The vans left late Thursday night to make it back to Eldoret in time to pick us up from the airport on Saturday morning. (It’s about an 11-hour drive from Lodwar to Eldoret via Kitale.)
The Ukrainian team waiting downstairs so we could all walk to breakfast together...
We were a little early to breakfast, so Vlad and I filled time by singing songs he'd learned from radio shows in Ukraine. We sang James Taylor, Bob Dylan and The Beatles. He's the best.
Friday morning, we walked around town, in groups, and talked with people, sharing why we came to town and a bit about our lives. I was lucky enough to be put in a group with Vlad—so we would just walk up to a group of people and start singing and, soon, another dozen or so people would have joined us.
After about an hour of singing in town, we walked back to the lunch spot to cool off. As we entered, another group was just getting back. One of their team members said, “Allison. We have a surprise for you!” and in walked two kids from Oasis of Hope (the center for street kids.) I, of course, promptly burst in to tears. There are two older street boys (now about 20) who had been too old to be taken to school, but had been so faithful to attend the centre, give up sniffing glue, and even, eventually, ended up living on-site in the backroom of the center. Each time I visit, we make a big deal about buying them new shirts and taking them to town to have a nice dinner in a restaurant—with sodas and even desserts—a huge treat for a group of street boys. This year, I had heard they were in Lodwar, so I had been craning my neck with every van ride hoping to see them and at least be able to say hello. And there they were when we arrived for lunch!!!
Etao and David told me that P.I.G. (a self-imposed nickname that stands for Peter Is Great) was also in town, so I gave them a little money to take a motorbike to get him. He walked in about 10 minutes later and I could hardly speak from the overwhelming joy of being with these boys again. We ordered sodas and chicken and fries and they told me about their lives.
A little while later, one of the boys pointed just outside the restaurant and I turned and saw three more Oasis boys out front. Ten minutes later, two more showed up. And by the end of lunch, Rael and her sister Alice where back too. For a total of NINE of my old friends having heard that I was in town and finding their way to come and say hello.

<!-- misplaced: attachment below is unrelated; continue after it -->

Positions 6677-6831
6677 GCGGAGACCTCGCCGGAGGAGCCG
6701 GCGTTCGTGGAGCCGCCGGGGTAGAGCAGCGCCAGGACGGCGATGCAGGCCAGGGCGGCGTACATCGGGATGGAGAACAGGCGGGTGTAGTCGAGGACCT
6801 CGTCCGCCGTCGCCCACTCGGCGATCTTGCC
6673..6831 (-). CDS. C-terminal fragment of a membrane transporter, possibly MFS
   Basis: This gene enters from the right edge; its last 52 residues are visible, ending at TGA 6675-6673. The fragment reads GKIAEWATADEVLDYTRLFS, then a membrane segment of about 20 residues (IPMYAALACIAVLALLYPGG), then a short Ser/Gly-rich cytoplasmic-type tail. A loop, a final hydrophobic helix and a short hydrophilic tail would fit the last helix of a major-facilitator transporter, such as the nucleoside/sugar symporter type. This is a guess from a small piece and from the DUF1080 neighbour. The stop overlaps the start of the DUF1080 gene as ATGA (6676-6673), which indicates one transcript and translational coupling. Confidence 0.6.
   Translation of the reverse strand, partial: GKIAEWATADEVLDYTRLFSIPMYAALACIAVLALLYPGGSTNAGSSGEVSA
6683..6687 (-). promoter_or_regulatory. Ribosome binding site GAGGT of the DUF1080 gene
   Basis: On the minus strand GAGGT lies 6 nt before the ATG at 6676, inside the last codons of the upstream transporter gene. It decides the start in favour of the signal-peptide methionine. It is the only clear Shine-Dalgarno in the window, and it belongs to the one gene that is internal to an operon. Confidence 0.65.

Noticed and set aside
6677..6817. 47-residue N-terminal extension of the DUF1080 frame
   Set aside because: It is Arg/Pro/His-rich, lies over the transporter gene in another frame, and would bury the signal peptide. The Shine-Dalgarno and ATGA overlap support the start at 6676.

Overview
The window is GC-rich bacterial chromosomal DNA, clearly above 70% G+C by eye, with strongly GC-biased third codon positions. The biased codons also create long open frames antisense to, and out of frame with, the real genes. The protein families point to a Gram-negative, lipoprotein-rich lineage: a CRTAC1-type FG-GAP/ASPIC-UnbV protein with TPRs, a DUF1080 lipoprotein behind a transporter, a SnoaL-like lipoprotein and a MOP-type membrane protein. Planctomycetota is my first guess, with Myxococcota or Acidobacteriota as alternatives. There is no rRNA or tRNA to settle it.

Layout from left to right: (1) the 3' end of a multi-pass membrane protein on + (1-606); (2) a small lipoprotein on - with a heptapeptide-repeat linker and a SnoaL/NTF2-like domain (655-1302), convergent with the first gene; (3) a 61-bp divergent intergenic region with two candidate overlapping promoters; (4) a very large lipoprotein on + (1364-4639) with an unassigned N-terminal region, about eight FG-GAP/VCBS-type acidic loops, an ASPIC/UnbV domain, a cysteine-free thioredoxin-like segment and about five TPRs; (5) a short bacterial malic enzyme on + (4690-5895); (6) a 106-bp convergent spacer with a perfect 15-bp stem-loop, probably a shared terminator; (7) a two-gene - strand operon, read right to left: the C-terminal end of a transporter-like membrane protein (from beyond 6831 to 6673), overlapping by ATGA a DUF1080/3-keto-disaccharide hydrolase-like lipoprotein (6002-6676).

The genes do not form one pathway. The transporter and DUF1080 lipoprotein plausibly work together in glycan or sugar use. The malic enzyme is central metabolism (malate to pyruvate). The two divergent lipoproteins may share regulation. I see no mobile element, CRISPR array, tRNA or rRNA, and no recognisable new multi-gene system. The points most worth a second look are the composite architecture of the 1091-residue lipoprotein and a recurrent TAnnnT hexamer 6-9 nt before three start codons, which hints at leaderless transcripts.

Look at these faces! (left to right: Joseph, Amos, P.I.G., Alice, Michael, David, Etao, Justus, and Rael)
As I was saying my goodbyes, the team was rounding up piki pikis to take to a nearby village. I’m telling you, there are few things more incredible than trailing a mzunguu (white person) piki parade through a town and watching the excitement mount. It was apparent that, as the first few pikis went by, kids had gone running back to schools and neighbors to tell them what was happening and, slowly but surely, by the time the final motorbikes (final of 30+) reached them, they were cheering and hollering and waving like mad. I felt like a celebrity. It was the best.
We arrived in the village and were taken in to their church. We took turns singing songs, in their mother language (Turkana), Swahili, English and Russian. Then the pastors greeted us and we greeted them. Translating from Turkana to Swahili to English to Russian and then back. It took a little bit of time, but was such an amazing reminder of how big God is: that he created and understands all languages and cares deeply for every person in each country all over the world.
One of the team members had given a large amount of money on behalf of their church to purchase maize for the women in this village. So, we set-up a distribution line and scooped three large cups of maize in to each mama’s bag.
As we had been singing in the church, I kept making eye contact with this woman. So, after she received her maize, I went to find her and introduce myself. Her name is Ann. She walked me over to her home and introduced me to her two sons. She was so proud to tell me their names and how old they are. We are now great friends...and I hope to see her when I return to Lodwar someday.
And then, another Oasis kid came up to say hello! Sweet, sweet Korode!
We went back for dinner and each person shared a bit about their experience from this trip...we ended the night together with communion.
On our way back to the hotel, we got a tiny bit turned around and ended up walking in a giant circle. As we went, a crowd of street kids began to follow us. I realized, as they crept out of the darkness and began to walk with us (posing no threat, but scaring the heck out of me as they appeared, seemingly from nowhere) that this as close to a zombie apocalypse that I would ever like to get.
On Saturday morning, we woke up super early and made our way to the airport. As we hustled across town, I heard “Alice!” and turned to see, yet another, Oasis kid who now lives in Lodwar. Michael walked with me as far as he could before turning to head toward work. We hugged and I said, “Love you!” to which he replied, “Me too!” and I ran across the street to catch up with the group.
I can’t believe the number of kids I saw this week. Especially after assuming I would spend this whole time naming kids who’d moved away and would not be seen again. I’m so, so thankful that we had even this brief time together...so they know they are incredibly loved and never forgotten.